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Help! Requeening today


Received a new queen in queencage yesterday to replace the queen that came in a nuc 7 weeks ago. Weather looks nice after days of rain.
Please, what do I need to consider?
Until I am ready, should I offer her some water on a cotton bud? The cage has a sugar plug.
Smoke or not?
How long should the nuc be queenless before introduction in cage?


Yes you should smoke. Water drops or the cotton bud is ideal, as long as there is a good amount of candy and all the attendants are alive and well you will be ok to replace the queen the same day. Just make sure the entrance/exit to the cage is not facing down in case a dead attendant blocks the exit. I tend to put mine either between two frames or sitting across the top of the brood frames. Check in 2-3 days and remove the cage.


I read in the past to wait up to an hour so the nuc bees recognize they are queenless. But not longer than an hour.
And just now I read to take out the old queen and wait at least 24 hours, but 2 days is better.
Do you think I should wait any amount of time after taking out the old queen?
Thanks a lot for responding.


Yes, you are correct. So if you are oK to remove the queen and then go back in with the new queen 1 hour later (or even several hours) then that will help the new queen to be accepted. I don’t usually have that sort of time, so do it all in 1 hit. Have not lost a queen so far.


Little update:
Went in to remove the frame with the queen, without smoke. Wow, were they grumpy. Also removed a frame with a huge supercedure cell with white stuff in it. The bees were attending to it. Something must be wrong with that queen, as she only lays about 10 eggs/day, but she looks nice and big.
I put these 2 frames into a hiveDoctor nuc box to see what will happen. Wonder if it’s possible that we get a nice new queen from that supercedure cell? Are 2 frames enough for that nuc box for now? Lots of honey and pollen in the frames and I could add another empty frame later, or I could remove some empty comb from my ideal honeycomb box from another hive and strap it into a frame. I closed the entrance of the nuc box and took it 50m away.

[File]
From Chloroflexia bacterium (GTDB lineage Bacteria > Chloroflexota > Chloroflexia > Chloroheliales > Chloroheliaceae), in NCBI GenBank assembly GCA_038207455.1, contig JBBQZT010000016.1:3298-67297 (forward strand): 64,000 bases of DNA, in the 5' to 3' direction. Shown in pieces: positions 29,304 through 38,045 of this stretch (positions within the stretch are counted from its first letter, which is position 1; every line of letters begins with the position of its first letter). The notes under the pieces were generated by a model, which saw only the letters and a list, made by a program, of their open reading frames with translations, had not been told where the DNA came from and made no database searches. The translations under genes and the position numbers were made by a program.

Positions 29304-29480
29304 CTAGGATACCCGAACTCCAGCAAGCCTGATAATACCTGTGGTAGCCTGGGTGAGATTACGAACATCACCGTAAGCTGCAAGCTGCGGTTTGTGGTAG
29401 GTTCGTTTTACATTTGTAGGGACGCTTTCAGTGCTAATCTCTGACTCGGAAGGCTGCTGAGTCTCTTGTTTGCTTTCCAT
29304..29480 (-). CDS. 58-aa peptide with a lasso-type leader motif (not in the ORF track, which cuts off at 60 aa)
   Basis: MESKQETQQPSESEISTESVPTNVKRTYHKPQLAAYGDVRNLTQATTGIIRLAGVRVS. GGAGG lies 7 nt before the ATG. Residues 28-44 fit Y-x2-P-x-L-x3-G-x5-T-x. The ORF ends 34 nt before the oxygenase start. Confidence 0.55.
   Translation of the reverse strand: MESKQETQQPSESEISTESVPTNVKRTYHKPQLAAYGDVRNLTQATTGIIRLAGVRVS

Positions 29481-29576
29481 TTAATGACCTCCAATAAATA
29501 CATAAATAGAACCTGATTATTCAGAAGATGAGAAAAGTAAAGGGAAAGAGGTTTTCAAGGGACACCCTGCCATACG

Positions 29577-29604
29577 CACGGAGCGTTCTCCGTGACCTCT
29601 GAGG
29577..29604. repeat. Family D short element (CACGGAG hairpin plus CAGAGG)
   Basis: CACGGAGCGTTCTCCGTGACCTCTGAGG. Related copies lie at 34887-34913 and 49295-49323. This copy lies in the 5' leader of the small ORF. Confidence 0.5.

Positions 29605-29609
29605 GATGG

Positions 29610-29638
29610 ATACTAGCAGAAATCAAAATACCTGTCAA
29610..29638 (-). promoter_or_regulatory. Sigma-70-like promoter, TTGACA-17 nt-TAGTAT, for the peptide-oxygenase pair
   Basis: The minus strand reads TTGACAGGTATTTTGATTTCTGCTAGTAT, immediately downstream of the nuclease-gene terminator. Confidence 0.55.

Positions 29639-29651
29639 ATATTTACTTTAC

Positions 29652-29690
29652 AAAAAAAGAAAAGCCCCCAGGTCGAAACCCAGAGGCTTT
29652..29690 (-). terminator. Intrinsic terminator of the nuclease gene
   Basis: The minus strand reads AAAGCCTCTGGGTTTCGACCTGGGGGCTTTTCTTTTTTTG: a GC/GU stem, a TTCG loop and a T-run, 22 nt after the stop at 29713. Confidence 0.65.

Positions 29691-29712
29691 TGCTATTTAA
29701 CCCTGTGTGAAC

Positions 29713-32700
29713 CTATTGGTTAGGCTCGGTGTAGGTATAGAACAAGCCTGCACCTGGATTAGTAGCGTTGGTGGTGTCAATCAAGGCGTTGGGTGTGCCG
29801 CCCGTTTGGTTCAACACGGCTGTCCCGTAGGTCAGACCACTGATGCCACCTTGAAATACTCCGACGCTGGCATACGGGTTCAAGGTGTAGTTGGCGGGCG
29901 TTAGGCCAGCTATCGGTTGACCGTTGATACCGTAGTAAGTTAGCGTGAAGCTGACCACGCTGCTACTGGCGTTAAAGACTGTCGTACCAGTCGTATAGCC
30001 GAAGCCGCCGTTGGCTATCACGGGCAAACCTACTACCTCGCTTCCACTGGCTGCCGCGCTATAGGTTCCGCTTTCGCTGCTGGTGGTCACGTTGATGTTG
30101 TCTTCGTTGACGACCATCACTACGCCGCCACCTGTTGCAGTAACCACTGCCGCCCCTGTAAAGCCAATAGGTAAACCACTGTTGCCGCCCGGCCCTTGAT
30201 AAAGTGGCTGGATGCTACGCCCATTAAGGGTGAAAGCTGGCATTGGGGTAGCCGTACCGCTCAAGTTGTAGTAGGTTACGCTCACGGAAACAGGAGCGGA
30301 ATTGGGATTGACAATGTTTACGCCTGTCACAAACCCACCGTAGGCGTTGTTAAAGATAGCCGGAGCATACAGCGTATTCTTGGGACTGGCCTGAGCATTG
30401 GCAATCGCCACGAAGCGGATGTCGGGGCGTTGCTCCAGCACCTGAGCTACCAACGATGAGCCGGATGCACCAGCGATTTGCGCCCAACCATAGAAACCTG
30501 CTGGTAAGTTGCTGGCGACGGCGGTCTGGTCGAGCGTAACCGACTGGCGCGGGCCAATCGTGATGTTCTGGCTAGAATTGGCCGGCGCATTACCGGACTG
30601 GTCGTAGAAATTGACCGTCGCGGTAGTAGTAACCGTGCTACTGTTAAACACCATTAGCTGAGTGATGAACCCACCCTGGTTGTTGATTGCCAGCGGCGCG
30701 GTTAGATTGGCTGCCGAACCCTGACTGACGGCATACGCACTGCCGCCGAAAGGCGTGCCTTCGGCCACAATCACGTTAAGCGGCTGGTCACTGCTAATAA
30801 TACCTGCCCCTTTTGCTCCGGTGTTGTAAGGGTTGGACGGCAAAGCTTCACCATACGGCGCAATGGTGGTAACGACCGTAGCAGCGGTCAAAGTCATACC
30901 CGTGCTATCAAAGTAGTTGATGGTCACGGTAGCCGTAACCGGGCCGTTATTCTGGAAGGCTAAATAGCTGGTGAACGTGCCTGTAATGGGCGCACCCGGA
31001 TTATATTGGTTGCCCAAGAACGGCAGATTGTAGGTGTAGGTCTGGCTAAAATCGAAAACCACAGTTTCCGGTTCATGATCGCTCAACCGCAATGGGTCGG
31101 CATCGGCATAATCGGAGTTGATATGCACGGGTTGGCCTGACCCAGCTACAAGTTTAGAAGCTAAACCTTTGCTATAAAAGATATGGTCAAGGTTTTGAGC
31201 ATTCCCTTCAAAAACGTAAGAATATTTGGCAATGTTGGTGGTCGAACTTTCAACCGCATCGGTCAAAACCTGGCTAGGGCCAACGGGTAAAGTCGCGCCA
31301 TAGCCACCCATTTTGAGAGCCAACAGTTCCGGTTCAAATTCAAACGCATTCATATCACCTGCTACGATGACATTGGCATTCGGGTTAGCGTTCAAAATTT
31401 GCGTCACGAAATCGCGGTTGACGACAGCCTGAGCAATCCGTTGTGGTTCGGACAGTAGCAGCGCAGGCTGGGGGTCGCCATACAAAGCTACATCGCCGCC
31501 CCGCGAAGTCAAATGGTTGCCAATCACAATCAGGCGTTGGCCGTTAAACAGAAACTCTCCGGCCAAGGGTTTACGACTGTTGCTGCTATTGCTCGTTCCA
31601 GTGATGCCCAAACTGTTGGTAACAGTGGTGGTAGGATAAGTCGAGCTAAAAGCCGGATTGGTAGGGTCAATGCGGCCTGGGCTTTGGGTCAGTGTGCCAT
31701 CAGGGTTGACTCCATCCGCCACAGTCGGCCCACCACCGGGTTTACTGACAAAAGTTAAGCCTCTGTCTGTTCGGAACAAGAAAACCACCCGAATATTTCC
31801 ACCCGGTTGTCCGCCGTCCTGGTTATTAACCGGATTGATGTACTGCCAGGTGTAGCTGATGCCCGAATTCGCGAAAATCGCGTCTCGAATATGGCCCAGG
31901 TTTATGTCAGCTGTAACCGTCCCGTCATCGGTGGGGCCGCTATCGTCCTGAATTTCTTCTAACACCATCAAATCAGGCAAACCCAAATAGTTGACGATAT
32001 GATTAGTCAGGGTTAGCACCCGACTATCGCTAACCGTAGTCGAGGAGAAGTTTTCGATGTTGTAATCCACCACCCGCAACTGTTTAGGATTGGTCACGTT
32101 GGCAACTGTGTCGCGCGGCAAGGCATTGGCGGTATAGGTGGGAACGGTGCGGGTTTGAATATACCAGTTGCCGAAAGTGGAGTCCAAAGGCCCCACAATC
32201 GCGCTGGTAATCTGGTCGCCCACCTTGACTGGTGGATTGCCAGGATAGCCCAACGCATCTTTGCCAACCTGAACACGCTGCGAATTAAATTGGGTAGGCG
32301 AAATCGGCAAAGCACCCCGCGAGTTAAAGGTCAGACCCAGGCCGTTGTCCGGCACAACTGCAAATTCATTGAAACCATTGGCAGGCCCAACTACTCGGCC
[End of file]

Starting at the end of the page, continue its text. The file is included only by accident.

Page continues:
Should I open the entrance, so the non nurse bees stay and the others fly back? Is it safe to place the nuc box next to the original box or will all bees move in there because their queen is in there with that supercedure cell.
In a few hours I will introduce the new queen to the original box, with smoke. Hope the bees will take her on.
I have so many questions. Need to get it right!


I had hoped for more forum people to come up with advice.
Took that nuc box onto our verandah and it was somehow leaking bees. I thought the bees came from the mother hive, so I locked the nuc box into one of my kids rooms, and about 10 more bees came out. So out the box went onto the porch again and I opened the entry hole and put a chair in front, so the bees would reorient. They did. What a pleasure to watch. Proves @Michael_Bush theory right, coz this was essentially a split within 50m. So my 2 frames nuc with the old queen and supercedure monster cell actually ended up with nurse bees and foragers.